Kukla's Korner Hockey
by George Malik on 03/27/07 at 09:24 AM ET
By George James Malik:
You didn’t really think that anything would come of the great fighting debate, now, did you?
Oh, everybody got to weigh in, toss their opinions around, block a few carnage-inducing comments from the nighties, avoid the smarmy jabs of the lefties, watch Grapes get Ron MacLean to turtle on Hockey Night in Canada, and see the smirk on the league’s golden boy journalist’s face.
LeBrun sure was happy on Saturday night, wasn’t he? First it was scheduling, then revising the point system, and now fighting. Ol’ Collie and Pierre are real chummy, eh?
Talk, talk, talk, bluster, bluster, bluster.
A few thoughtful comments from players, a few more from the guy who got leveled, suggesting that scrappers are integral to team “lightheartedness,” and then a rain of lefts, rights, jabs, and uppercuts from the hockey media, in print, online, on the radio, all tuckering themselves out…
In a good, old-fashioned donnybrook.
“The notion that because one player got knocked cold in a fight, that’s going to touch off a debate about eliminating fighting, to me is silly,” said the Anaheim Ducks’ GM.
Burke, whose Ducks lead the NHL with 65 fighting majors this season, said there should be no debate.
“Fighting has been systematically reduced in the NHL,” said Burke. “It’s been reduced to, in my mind, its proper place. It’s no longer utilized as a tactic.
“But the notion that we ever get rid of the players’ ability to regulate what happens, is silly to me.
Burke got the last word on the schedule, the last word on the three-point and one-two-zero point systems, and now?
He reminds us all that while the media would like to think that the Brendan Shanahans and not the Todd Fedoruks run the league, the truth is a bit more tryannical and a lot more Tyrannosaurus Rex.
This league is ran by the Brian Burkes and Colin Campbells of the world.
While the fact that Ville Nieminen didn’t get suspended for what Collie would call a “keep your head up” hit on a guy that two Blues have tried to concuss slid quietly and neatly under the radar, everybody who took this debate seriously, and pontificated upon it, got sucker-punched and jerseyed.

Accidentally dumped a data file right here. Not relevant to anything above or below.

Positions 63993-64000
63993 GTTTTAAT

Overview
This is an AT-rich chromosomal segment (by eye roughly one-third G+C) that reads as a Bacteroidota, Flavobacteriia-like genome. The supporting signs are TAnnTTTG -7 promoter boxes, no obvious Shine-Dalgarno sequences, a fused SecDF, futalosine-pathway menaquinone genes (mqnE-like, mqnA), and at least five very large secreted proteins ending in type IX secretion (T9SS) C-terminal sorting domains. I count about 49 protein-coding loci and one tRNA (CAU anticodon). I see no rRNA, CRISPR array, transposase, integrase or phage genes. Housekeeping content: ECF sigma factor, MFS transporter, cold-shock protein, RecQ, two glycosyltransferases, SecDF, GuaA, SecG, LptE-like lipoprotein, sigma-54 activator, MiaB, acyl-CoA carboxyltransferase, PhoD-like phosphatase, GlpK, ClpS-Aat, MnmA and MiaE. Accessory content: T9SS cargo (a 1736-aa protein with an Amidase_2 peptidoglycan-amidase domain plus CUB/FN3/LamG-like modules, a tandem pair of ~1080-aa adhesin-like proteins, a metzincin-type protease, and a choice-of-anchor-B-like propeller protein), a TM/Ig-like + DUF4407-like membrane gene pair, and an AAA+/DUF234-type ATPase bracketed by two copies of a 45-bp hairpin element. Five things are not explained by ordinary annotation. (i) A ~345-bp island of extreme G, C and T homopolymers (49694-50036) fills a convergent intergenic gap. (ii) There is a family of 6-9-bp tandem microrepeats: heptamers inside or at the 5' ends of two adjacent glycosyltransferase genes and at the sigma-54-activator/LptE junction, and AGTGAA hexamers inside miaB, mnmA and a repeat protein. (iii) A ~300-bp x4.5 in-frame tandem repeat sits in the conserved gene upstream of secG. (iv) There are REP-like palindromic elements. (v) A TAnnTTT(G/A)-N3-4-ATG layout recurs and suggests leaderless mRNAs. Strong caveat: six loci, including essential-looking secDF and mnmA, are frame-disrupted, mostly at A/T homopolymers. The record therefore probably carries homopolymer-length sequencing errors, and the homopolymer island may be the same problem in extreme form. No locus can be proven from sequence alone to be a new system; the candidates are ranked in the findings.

Collie decided that he and Gary should do what the league does before the playoffs, when it allows a little more rough stuff go—take the temperature of the league’s media.
Head shots? Late hits? The disturbing concept that we’d treat hits to the head with the same namby-pambying that the league’s dinosaurs claim we’ve allotted to hits from behind, where, as Collie himself said, players simply, “Wouldn’t put themselves in such vulnerable positions?”
The fact that the league’s TV network in the U.S. spent Monday night touting a “mixed martial arts” event in St. Petersburg that included gratuitous scrapping, then the Iditarod, then bullfighting, and then “Wall to wall NHL playoff coverage?”
Here’s my two cents:
I watched the Wings-Ducks game with two friends. The one who has a passing interest in hockey saw Andreas Lilja fight Travis Moen and suggested that the Wings don’t get into many fights these days, he had a laugh when I told him that it was the ten-year anniversary of the Brawl in Hockeytown, and continued to watch the game. He really liked what he saw from Datsyuk, he liked watching the guys muck it up, and he thought Dom and Giguere made some great saves.
The other one, who doesn’t like hockey, wanted to know when the boxing match was going to begin, and he made allusions to punch-ups and goonery that would have made the Brawl in Hockeytown look tame, because that’s what he thinks the game’s about.
He was disappointed when I told him he’d missed the scrap.
There aren’t many “in betweens” here.
We spend far too much of our time and energy trying to market the NHL to people who not only don’t “get it,” but also don’t want to “get it.”
They think that hockey’s goonery, and if the league outlawed body checking tomorrow, they’d think that hockey was goonery ten years down the line.
The other members of the public don’t mind the game, and when it’s made readily available, they’ll tune in and enjoy themselves, like, say, when their buddy who doesn’t get Versus at home comes over to watch the Wings.
The Collie Campbells and Brian Burkes of the world don’t start fights that they can’t win.
The rest of us don’t need to spend all our time and energy getting popped in the intellectual or emotional chops by the punks who want to make a name for themselves praising or bashing the thought balloon of the week.
The lack of player-to-player respect, and the fact that so many of those who can tune in don’t, or the fact that so many who do are dissatisfied? Maybe we can get some jabs in there.
As far as the rest of it’s concerned, I’m not a political man—that’s another scrap for another day—but a widely quoted man once said the following:
“There’s an old saying in Tennessee — I know it’s in Texas, probably in Tennessee — that says, fool me once, shame on — shame on you. Fool me — you can’t get fooled again.”
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